The word “spa” can mean different things to different homeowners. For some it’s a jacuzzi tub or steam room, for others it’s a massage table or sauna. Or it might simply mean making your master bathroom a spa-like retreat, compete with a steam shower, lounge chair and plenty of amenities for taking care of the body. Historically, spas are places of retreat to make the body feel better, either through mineral baths, herbal remedies or massage. Remodeling your home to accommodate a spa, regardless of what the spa entails, should involve creating an indulgent space that is relaxing and rejuvenating.

Rising trends in spa remodels

According to the National Association of Home Builders, home renovation saw a 5 point increase in the remodeling industry for 2012 and today, the interest for creating personalized spas as part of a master bathroom experience is following suit. The National Kitchen & Bath Association reports that there has been a rising trend in shower designs alone, with about a third of their designers specifying lighting inside the showers, 70% designing showers with benches or seats, and an increase in steam shower specifications. In general, homeowners are requesting convenience and pleasure in their master bath with comfort-height toilet seats, radiant heat flooring and plenty of space to relax. A spa-like bathroom may mean luxury, but that doesn’t have to mean your remodel has to have a ridiculous price tag. Having a plan for your expenses will help you decide how to get the most luxury for your dollar.

Types of indoor spa renovations

There are several types of spa remodeling projects to consider and costs will be determined on what design you require. The addition of spa facilities like a dry sauna or jacuzzi tub can vary in cost and will depend on the size, type of install, and design you want. You can hire a pro to design and build your sauna, or there are kits you can consider for a DIY project that can be installed by most people with basic hand tools, and these can save costs considerably. Keep in mind that large spa equipment may require extra costs aside from the cost of the materials and installation. Your bathroom or spa room may require additional electrical and plumbing needs, floors may need to be reinforced, ventilation and exhaust fans may need to be installed and permits may need to be filed.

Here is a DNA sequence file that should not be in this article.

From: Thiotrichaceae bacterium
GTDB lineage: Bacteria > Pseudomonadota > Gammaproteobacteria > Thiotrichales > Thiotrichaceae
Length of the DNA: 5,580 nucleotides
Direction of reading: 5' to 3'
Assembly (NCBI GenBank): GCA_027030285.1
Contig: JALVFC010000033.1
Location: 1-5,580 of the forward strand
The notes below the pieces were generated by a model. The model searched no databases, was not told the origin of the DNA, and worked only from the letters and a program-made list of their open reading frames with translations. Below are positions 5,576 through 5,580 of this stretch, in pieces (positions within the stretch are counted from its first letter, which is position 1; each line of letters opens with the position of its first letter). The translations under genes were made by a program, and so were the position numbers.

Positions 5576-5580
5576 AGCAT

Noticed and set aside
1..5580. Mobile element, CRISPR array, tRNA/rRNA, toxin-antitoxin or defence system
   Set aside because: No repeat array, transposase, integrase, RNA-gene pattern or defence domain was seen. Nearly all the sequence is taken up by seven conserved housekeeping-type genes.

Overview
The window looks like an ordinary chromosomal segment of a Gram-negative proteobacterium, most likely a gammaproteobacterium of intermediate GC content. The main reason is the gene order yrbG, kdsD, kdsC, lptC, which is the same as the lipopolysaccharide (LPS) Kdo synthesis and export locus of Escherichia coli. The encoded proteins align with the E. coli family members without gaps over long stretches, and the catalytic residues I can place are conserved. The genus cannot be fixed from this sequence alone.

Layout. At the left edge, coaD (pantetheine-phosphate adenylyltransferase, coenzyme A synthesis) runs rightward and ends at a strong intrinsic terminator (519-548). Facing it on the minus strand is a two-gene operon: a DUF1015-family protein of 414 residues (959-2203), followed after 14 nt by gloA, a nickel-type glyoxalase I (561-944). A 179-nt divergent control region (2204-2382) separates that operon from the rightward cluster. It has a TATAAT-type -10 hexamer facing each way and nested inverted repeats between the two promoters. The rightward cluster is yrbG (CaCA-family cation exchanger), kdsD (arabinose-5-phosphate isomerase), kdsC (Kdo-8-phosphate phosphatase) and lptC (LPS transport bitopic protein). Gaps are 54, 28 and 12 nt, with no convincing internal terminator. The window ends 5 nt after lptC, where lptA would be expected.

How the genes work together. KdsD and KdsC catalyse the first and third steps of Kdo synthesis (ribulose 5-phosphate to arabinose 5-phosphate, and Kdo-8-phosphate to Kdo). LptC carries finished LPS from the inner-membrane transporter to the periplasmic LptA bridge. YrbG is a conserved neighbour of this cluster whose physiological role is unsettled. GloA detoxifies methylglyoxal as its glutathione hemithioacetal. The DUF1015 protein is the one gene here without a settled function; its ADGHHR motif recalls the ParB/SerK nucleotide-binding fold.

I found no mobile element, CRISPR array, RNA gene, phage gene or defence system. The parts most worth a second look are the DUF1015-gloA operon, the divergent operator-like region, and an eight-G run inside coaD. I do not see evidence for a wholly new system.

Another popular spa item is having a massage area, or therapeutic equipment area, in the home, either in the mater bathroom area, in-home gym area or near the outdoor pool.  A basic massage table can start around $150 and go up from there, specialty equipment can cost hundreds if not thousands of dollars. Aside from a massage table, many massage rooms also have other spa-like amenities like sound proofing, high-quality linens, non-skid flooring, mirrors or speakers for sound.

Updating your master bathroom to appear more spa-like can be a way of adding a “spa” to your home without major equipment needs. Having a spa experience in the bathroom would include upgrades like a steam shower, large soaking tub, radiant heat flooring, upgraded linens, contemporary materials like natural stone, updated fixtures, and plenty of storage. You might also consider upgrading the exhaust system, electrical layout, and adding high tech gadgets like hidden televisions and speakers. The national average cost for renovating a bathroom, which includes expanding the space, 2-sink vanity and additions like in-floor heating and upgraded materials, is about $51,000. Adding more spa-like amenities would obviously add to your material, labor, permitting, delivery and installation costs.

Determining your spa remodel budget

Before you can ascertain your budget, first ask yourself why you want to create a spa in your home. For example: What is my motivation for this project? How do I plan to use this space? What am I willing to compromise on? What is my style? How long do I plan to live here? Deciding what a reasonable amount is to spend on your indoor spa renovation is essential, especially when it comes time for resale. If resale value is a priority for your project, you’ll want to plan and budget for a spa remodel that’s proportional for your home and the properties in your neighborhood. For instance, if most of the homes in your neighborhood have a value of about $200,000, a new spa suite complete with a full sauna could actually be seen as an eccentric personalized feature, decreasing your home’s perceived value when it’s time to sell. In a home worth about $2 million, a bathroom that feels like a spa might be expected. If you haven’t already, get your Porch Home Report to determine the approximate value of your property and visit to find out the improvement projects that have been completed for listed homes near you.

Still need help deciding what you need to include in your next indoor spa renovation? Find a pro to help you get started.

Top image credit: Jennifer Post Design, Inc.